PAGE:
Lastly, of my grandma’s, is an off-shoot of a plant from her home. All of the grandkids have one and its the only plant that I care about saving. I have a fern hanging in our screened-in porch that has seen its last days. They’re like cactus right? We don’t have to water them regularly. But Grandma’s plant…I’ve got to baby it. I love that idea though….passing on part of a plant/flower/tree. And would love to do something similar for my family. Why do I now have the urge to sing from the Lion King?

*Beware* of the 60 year old double-hung, storm window!

Who knew windows could be so scary? But they’ve already run off the first window guy, who said (as soon as we let him in the house), “Are ALL your windows like those in the front?” “Oh, hello Window Guy #1. My name is Carolyn… we’re only trying to help put food on your family’s table. Nice to meet you.” After a quick look-about, he left saying he’d bring back an estimate. We haven’t heard from him since.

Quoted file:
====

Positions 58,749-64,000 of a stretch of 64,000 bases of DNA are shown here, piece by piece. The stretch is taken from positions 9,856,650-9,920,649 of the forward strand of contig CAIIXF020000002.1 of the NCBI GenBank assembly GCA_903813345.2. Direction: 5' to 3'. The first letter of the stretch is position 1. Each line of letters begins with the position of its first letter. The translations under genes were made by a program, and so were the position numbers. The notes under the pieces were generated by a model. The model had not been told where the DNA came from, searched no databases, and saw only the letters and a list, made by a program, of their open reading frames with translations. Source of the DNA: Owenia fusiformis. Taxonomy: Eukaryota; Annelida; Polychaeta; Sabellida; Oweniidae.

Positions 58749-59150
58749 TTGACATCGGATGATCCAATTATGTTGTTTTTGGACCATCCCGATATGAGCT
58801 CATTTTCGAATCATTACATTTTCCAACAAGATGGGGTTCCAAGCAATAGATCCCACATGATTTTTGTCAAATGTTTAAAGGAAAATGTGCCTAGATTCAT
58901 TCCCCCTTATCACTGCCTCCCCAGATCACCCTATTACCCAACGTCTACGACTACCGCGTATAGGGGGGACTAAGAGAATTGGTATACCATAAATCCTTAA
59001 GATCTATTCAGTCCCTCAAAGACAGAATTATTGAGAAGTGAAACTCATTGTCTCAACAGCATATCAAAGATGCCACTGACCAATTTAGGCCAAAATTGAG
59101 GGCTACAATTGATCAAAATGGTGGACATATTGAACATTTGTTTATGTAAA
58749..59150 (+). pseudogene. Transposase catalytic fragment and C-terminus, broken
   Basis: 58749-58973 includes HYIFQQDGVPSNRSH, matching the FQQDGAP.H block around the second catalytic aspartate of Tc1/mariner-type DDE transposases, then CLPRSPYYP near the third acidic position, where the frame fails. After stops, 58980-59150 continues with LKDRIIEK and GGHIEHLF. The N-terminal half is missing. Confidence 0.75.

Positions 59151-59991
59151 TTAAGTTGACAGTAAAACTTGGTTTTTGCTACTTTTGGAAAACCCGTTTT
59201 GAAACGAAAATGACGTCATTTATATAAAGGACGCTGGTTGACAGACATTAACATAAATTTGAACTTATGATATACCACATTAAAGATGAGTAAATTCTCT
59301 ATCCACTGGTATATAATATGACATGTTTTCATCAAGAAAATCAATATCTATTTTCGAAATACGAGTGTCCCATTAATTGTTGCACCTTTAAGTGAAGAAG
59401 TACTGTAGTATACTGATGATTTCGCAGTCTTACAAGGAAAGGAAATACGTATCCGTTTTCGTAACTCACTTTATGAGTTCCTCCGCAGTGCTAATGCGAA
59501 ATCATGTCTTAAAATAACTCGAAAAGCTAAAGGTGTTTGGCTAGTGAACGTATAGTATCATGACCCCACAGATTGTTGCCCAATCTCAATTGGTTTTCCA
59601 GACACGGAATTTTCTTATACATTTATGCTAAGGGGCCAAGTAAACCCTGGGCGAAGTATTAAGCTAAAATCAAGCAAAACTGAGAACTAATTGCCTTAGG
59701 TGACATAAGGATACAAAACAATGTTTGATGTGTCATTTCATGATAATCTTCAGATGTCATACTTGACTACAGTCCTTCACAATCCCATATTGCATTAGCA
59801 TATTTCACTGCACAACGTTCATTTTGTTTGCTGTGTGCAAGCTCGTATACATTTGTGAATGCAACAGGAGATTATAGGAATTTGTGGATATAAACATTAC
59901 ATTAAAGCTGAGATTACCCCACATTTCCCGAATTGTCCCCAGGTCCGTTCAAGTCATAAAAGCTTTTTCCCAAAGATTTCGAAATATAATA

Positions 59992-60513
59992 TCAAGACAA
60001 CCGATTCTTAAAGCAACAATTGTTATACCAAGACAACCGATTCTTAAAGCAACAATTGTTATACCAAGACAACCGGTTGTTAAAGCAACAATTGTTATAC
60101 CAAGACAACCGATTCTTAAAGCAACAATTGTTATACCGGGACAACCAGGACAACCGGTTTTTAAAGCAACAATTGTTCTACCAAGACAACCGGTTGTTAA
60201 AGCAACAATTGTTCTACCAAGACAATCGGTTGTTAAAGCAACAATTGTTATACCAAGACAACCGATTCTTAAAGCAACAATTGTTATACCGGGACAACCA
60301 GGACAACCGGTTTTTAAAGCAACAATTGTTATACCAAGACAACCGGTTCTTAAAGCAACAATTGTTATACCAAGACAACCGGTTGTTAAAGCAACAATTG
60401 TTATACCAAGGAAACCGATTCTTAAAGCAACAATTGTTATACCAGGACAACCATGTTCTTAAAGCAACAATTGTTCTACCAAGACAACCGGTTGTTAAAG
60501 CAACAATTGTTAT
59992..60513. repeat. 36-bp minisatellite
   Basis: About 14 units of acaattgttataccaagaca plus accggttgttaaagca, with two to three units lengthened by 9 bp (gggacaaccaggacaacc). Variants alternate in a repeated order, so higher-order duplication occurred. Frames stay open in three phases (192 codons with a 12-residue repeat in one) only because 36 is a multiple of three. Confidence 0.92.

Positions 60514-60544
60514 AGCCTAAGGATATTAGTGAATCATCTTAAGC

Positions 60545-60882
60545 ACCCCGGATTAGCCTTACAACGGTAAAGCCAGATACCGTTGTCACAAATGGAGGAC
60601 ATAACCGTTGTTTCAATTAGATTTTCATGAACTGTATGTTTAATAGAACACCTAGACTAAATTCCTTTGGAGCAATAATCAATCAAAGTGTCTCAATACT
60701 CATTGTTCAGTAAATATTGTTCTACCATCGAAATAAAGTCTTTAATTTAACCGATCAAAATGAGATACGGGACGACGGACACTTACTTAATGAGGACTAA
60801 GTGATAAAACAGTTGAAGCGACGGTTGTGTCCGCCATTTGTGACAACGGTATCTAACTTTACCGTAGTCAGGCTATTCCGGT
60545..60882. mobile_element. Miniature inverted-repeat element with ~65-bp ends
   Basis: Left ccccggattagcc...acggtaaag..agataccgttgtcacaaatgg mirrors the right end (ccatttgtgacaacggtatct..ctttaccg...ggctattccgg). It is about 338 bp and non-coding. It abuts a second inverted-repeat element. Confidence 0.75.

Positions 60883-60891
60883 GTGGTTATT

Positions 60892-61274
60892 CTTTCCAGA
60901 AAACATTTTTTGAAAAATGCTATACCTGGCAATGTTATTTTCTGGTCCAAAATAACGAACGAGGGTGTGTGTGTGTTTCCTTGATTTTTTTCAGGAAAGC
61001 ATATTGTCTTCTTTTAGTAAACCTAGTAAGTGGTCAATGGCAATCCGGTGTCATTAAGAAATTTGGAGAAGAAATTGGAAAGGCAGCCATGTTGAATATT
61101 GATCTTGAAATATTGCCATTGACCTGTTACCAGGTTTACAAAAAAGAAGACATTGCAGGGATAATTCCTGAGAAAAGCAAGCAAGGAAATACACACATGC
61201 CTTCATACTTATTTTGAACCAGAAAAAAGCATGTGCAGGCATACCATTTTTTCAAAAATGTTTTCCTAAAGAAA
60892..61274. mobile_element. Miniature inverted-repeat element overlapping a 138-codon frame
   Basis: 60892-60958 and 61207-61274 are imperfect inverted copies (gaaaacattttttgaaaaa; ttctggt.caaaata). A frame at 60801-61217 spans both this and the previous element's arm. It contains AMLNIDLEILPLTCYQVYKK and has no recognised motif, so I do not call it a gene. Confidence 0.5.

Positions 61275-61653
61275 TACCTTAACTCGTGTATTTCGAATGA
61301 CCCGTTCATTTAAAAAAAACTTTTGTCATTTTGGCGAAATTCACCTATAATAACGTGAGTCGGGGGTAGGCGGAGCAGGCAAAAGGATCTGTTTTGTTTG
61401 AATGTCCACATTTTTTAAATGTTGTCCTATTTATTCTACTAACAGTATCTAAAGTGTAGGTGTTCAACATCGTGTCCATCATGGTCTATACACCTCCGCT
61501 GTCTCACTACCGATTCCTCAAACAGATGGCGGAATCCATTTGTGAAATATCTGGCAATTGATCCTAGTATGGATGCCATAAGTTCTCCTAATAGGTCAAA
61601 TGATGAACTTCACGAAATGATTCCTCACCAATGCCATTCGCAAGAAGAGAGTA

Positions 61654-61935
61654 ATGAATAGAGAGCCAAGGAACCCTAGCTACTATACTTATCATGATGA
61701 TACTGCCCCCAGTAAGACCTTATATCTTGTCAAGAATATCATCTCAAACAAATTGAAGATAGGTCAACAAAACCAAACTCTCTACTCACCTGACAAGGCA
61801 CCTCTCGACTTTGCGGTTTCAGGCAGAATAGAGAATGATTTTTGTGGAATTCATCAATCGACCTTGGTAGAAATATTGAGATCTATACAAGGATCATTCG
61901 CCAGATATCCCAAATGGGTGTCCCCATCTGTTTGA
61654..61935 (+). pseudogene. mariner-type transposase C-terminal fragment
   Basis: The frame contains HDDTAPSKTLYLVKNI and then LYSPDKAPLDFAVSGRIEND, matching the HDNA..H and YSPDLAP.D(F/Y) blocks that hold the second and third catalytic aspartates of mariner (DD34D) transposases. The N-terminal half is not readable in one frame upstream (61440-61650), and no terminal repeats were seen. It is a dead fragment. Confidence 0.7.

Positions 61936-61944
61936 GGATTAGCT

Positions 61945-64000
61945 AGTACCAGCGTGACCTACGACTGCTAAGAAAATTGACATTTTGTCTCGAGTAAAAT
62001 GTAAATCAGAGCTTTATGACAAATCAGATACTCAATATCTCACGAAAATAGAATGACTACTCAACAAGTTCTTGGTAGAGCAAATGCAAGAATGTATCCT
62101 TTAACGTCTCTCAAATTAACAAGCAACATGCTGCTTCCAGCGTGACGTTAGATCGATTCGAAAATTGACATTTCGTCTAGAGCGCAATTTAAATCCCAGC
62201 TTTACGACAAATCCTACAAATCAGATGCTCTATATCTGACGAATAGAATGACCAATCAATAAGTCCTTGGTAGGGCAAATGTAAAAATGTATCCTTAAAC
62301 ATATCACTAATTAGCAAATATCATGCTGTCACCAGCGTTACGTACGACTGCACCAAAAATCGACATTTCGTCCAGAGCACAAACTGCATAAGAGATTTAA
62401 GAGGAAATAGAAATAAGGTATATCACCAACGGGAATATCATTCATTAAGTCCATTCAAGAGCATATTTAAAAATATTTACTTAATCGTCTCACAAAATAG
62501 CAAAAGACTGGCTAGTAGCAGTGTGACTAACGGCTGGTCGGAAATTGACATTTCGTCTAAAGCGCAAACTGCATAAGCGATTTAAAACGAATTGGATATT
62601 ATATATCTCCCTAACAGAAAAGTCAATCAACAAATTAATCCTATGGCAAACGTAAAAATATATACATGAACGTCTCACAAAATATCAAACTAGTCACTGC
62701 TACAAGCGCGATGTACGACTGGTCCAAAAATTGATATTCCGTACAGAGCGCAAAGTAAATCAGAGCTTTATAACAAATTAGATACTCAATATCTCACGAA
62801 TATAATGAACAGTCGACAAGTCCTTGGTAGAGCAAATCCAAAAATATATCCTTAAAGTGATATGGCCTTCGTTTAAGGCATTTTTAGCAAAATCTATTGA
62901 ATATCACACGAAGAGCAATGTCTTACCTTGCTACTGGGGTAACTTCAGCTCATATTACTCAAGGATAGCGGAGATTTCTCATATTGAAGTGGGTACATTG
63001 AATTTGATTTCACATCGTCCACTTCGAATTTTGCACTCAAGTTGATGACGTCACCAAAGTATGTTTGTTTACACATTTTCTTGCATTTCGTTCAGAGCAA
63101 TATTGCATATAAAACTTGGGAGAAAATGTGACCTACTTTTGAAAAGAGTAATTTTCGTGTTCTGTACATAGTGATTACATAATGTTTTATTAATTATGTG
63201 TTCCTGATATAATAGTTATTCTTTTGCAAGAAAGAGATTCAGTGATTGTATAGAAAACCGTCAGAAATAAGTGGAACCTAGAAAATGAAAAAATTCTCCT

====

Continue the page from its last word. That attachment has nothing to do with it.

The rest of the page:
So tonight we met Window Guy #2 with a reserved hopefulness. I was afraid that as soon as he’d pull up he’d lean out the window, look my home up & down, and yell “NEXT!” Then my home would have to climb back onto the bus and pretend he wasn’t her type anyway. Oh stop it, we all know you watch that show when no one is looking.

Not only did Window Guy #2 not NEXT my home, he took her out to dinner and a movie. Thrice the experience we had with Window Guy #1. Now we can actually open them up and have a cross draft. Who ever thought this would be that exciting.

No Joke.